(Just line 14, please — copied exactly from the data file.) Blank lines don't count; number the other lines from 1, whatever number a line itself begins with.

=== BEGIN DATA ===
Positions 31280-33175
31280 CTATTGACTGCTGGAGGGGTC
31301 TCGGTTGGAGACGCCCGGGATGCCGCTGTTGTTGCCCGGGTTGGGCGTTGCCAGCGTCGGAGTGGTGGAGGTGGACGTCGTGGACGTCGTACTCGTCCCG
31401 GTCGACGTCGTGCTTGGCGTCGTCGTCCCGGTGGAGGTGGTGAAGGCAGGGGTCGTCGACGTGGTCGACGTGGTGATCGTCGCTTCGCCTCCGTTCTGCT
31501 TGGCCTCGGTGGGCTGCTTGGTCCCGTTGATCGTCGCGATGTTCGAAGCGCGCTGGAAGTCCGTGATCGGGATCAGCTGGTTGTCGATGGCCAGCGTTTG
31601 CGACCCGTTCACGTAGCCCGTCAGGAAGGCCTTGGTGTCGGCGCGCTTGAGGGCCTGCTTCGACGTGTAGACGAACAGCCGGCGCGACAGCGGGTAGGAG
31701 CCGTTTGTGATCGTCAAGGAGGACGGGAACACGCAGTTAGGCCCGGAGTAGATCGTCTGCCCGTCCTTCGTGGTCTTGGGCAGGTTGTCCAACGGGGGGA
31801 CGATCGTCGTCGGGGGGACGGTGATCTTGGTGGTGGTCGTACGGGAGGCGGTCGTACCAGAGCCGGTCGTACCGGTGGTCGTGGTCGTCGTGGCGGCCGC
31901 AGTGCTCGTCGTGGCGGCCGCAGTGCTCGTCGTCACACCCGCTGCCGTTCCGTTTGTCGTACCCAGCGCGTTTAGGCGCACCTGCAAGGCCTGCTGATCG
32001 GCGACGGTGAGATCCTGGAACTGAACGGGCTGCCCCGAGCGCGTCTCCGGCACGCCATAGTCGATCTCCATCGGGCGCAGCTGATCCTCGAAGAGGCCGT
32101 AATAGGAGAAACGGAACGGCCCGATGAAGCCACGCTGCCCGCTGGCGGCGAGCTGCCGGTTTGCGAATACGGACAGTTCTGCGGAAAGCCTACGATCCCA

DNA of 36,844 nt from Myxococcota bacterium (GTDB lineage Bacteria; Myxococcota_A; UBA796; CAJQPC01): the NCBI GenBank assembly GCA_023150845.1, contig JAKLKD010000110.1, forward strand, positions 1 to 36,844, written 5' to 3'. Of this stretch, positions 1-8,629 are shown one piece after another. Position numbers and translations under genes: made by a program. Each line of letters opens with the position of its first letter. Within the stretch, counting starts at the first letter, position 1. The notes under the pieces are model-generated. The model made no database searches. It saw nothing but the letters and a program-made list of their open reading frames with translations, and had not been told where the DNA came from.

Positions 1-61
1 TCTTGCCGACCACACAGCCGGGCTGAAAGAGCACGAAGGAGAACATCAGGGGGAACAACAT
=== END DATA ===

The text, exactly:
1 TCTTGCCGACCACACAGCCGGGCTGAAAGAGCACGAAGGAGAACATCAGGGGGAACAACAT